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14 June 2016

BOOK: "Martial Law and English Laws, c.1500–c.1700" by John M. Collins (May, 2016)


John M. Collins, Martial Law and English Laws, c. 1500- c. 1700

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John M. Collins presents the first comprehensive history of martial law in the early modern period. He argues that rather than being a state of exception from law, martial law was understood and practiced as one of the King's laws. Further, it was a vital component of both England's domestic and imperial legal order. It was used to quell rebellions during the Reformation, to subdue Ireland, to regulate English plantations like Jamestown, to punish spies and traitors in the English Civil War, and to build forts on Jamaica. Through outlining the history of martial law, Collins reinterprets English legal culture as dynamic, politicized, and creative, where jurists were inspired by past practices to generate new law rather than being restrained by it. This work asks that legal history once again be re-integrated into the cultural and political histories of early modern England and its empire.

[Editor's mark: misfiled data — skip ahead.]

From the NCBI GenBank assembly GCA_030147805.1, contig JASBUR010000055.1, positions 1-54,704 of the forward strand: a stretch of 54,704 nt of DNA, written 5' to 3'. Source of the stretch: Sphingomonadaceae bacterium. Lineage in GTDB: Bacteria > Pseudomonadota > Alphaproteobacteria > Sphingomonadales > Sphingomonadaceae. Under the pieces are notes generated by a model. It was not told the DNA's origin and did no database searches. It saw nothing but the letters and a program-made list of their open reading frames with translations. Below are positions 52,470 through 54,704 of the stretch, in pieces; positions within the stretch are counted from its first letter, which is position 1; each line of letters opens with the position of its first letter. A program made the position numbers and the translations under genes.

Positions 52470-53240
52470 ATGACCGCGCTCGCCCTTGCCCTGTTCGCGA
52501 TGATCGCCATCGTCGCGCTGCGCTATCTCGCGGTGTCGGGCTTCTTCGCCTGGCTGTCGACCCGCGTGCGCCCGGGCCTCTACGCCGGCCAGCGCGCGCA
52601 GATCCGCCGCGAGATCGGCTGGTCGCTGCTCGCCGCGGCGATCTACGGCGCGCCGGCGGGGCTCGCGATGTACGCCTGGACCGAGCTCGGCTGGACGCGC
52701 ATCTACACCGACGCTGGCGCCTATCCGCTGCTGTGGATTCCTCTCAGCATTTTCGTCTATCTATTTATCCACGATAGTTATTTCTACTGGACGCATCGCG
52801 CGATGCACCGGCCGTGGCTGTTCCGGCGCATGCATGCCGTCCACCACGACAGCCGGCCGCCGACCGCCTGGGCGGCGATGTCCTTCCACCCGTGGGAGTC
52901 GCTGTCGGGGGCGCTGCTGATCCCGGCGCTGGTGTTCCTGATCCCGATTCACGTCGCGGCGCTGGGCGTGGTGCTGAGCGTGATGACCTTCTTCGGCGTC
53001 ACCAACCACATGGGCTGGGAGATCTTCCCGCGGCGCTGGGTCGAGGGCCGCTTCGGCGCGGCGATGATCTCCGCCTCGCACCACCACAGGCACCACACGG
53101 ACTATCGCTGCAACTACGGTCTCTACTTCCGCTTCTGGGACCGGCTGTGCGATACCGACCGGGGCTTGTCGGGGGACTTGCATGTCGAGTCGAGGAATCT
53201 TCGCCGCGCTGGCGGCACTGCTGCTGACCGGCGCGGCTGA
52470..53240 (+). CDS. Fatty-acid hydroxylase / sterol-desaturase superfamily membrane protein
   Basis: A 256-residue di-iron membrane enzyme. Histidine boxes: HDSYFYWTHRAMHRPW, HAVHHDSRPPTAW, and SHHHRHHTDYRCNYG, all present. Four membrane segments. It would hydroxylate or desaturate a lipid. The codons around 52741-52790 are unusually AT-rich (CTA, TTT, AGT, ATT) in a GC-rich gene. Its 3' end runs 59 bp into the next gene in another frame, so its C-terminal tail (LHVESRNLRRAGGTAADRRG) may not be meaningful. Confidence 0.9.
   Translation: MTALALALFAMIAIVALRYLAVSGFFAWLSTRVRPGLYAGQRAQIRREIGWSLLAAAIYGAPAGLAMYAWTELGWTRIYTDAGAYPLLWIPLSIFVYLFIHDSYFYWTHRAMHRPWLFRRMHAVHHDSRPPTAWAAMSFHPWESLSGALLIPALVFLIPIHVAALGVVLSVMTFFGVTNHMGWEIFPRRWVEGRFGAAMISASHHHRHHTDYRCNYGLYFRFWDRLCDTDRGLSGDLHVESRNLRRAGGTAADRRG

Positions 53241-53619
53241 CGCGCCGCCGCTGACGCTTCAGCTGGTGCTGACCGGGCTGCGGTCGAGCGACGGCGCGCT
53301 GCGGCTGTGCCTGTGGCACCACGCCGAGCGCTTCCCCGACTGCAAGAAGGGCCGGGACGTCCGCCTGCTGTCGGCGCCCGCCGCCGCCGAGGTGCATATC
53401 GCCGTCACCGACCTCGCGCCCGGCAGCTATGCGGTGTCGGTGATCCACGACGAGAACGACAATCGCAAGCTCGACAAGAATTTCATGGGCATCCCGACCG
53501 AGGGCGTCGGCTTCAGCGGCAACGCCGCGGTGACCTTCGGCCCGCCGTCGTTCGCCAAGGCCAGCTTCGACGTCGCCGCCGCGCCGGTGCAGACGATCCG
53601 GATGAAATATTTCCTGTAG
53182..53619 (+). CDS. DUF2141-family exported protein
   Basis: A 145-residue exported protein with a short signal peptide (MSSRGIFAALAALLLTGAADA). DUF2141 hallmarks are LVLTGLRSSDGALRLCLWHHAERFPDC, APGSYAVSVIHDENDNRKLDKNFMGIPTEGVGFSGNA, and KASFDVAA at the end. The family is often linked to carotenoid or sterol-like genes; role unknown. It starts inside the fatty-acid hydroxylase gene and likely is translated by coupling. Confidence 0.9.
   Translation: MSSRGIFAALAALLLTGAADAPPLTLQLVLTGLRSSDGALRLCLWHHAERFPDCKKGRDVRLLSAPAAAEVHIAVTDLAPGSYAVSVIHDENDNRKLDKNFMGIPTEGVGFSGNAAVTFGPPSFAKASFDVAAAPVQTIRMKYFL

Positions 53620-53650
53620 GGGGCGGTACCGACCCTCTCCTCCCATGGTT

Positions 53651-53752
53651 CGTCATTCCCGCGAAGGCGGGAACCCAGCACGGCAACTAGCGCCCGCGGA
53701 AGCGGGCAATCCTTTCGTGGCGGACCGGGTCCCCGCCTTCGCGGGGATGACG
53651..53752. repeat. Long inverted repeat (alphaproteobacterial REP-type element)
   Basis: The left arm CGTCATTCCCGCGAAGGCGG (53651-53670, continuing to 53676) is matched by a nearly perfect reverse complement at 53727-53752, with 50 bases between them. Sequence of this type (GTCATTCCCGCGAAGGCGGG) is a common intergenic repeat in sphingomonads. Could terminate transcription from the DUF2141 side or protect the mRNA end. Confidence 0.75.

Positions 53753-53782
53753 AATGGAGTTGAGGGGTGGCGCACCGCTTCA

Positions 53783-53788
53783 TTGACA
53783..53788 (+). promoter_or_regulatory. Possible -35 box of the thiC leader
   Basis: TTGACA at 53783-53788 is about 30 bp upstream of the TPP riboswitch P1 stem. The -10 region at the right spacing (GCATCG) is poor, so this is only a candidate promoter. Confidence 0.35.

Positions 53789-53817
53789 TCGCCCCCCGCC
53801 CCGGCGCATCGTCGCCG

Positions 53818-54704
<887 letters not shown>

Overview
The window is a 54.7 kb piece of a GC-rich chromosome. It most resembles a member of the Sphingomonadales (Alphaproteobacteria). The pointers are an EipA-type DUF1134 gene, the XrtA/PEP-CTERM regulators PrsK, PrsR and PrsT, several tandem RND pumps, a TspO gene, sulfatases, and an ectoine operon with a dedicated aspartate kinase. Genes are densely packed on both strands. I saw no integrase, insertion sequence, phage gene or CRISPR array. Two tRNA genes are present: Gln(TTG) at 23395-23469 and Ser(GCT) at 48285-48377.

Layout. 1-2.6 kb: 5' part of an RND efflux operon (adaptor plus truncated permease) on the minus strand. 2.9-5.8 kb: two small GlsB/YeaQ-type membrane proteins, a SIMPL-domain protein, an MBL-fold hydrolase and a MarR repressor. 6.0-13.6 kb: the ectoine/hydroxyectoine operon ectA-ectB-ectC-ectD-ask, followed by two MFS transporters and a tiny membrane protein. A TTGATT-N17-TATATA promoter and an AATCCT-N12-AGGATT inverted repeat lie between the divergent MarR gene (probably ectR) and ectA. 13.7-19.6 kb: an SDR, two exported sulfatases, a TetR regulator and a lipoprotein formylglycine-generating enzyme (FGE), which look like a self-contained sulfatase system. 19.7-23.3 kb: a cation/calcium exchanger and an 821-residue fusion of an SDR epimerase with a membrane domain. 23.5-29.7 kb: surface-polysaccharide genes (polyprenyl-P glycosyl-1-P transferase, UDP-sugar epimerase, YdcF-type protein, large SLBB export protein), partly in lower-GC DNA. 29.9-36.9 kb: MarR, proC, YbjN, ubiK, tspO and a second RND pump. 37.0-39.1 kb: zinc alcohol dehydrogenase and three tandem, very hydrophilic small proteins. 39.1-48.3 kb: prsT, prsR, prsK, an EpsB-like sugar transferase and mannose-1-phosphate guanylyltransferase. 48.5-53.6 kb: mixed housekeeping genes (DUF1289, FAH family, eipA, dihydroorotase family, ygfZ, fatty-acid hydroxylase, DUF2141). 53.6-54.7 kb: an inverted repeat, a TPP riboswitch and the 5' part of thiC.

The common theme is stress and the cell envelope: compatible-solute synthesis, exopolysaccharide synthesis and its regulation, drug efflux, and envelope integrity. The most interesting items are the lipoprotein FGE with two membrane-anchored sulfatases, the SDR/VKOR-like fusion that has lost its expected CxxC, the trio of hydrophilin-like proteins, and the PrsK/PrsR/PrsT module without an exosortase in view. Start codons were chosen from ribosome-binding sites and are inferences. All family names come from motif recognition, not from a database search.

John M. CollinsEastern Washington University
John M. Collins is a Lecturer in History at Eastern Washington University. He studied for his PhD at the University of Virginia. He has in the past been awarded research grants from the North American Council of British Studies, the American Society for Legal History, the Huntington Library, the Clark Library, the Lilly Library, and the Colonial Williamsburg Foundation.

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